“I was frustrated and scared because we didn’t know what else to do,” Chauhan said. “This was the only plan that we could come up with at the time. We felt that we had the right to be protected by our Embassy and felt abandoned.”
Eventually, they were told that the French president, the prime minister and the minister of the interior were all in close proximity to the Embassy, so extra precautions were being taken. They were also told that the only time an Embassy can allow people to seek refuge is during a time of war.
At that point an American special agent approached them and offered his support.
“He was very encouraging and calming,” Salgado said. “He told us ‘You guys did the right thing. You came to the right place. Unfortunately we aren’t allowed to let you in. We have French diplomats and … typically the U.S. Embassy and other embassies become a target when terrorist attacks like this happen.’”
Chauhan said that she was very alert and paranoid before talking to the agent, but felt calm and prepared to move forward after their conversation.
The three students headed to a hotel nearby to wait in the lobby, but found a cab on the way there, which was able to take them back home. They arrived at their apartment around 11:15 p.m.
All three of the girls spent an hour and a half after they got home telling their loved ones that they were safe.
“(My parents) were definitely panicked,” Salgado said. “It was probably more than an hour and a half after they’d heard about it that I was finally able to contact them. So they were very scared.”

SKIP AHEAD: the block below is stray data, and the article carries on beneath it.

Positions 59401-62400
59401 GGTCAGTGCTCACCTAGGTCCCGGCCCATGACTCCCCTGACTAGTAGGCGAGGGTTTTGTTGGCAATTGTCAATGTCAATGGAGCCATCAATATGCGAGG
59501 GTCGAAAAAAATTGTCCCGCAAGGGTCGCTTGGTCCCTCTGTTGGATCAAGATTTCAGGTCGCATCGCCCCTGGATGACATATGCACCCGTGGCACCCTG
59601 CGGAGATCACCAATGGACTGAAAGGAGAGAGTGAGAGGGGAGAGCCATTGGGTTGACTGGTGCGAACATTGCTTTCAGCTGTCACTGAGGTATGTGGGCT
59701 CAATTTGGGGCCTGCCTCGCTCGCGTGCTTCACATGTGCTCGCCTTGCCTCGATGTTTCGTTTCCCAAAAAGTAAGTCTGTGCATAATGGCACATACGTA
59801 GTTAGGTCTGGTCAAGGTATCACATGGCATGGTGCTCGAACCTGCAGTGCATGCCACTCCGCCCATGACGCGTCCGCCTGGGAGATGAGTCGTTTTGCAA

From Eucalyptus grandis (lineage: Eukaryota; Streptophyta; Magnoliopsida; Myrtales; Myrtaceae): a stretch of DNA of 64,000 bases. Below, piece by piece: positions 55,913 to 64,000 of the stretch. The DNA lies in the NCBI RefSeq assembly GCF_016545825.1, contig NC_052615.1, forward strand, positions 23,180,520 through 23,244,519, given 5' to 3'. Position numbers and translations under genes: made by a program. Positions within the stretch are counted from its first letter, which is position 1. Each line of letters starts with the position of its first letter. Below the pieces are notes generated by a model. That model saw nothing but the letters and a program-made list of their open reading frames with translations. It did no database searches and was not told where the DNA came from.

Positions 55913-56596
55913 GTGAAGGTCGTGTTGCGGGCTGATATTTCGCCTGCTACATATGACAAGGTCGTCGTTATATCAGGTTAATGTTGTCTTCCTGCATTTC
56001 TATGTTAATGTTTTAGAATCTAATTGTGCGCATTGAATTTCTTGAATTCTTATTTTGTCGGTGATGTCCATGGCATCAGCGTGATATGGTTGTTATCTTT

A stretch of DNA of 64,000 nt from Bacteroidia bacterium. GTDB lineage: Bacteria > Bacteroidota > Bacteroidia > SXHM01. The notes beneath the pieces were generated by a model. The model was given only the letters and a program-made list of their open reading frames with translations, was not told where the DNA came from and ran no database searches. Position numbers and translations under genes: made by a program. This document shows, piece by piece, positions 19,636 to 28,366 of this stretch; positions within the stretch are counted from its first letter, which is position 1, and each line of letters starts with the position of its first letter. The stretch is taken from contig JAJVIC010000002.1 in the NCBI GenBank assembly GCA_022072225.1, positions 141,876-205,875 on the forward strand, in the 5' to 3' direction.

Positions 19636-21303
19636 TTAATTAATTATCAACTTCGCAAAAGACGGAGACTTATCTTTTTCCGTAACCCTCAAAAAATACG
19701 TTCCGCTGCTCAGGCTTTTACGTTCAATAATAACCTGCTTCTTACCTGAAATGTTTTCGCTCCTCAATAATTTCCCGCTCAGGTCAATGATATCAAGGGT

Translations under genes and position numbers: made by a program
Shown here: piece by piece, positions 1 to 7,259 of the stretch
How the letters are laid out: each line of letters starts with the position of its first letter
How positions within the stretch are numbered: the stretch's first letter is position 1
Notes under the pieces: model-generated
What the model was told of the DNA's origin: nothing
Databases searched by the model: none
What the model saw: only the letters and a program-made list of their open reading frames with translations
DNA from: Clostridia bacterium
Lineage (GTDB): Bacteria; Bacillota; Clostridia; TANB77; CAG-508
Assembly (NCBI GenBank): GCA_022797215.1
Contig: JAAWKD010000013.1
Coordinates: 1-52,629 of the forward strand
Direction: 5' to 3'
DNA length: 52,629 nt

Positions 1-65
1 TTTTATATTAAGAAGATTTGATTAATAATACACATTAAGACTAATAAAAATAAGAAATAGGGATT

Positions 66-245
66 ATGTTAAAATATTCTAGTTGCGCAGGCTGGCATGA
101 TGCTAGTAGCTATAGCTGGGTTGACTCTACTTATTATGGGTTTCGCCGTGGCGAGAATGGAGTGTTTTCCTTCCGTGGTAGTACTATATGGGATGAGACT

Even though France tightened border controls after the attacks, the students’ plane back to Spain was still scheduled for Nov. 15 at 9 a.m.
Chauhan said that on Nov. 14, the day after the attacks, life resumed as per usual in Paris.
“I was afraid that we would leave our apartment that day and see the streets deserted but immediately when we opened the front door of our apartment, we saw a couple walking on the street and several other people down the street,” she said. “It was relieving and calming that the city wasn’t in total chaos. Seeing life continue despite the horrific incidents that had happened not even 24 hours ago was very reassuring that everything was going to be okay.”
The girls headed to the airport the next morning and Salgado said that everyone there was on high alert with armed military personnel at every corner. They had to go through several security checks and passport verifications before they were allowed to board the plane.
“The security scans in Europe are typically much more lax than they are in the U.S.,” Salgado said. “The security (on Nov. 15) was much more like American security. We were taking off shoes, jackets, pulling out any liquids we had and kind of electronic devices. It was just a lot more intense.”
They arrived in Spain safely to Jaume I University, where they are studying for an exchange program.
Salgado said Parisians showed concern for their welfare and she was moved by how much they cared.
“It was very touching and I think it definitely shows a sense of resilience in the citizens within Paris,” she said.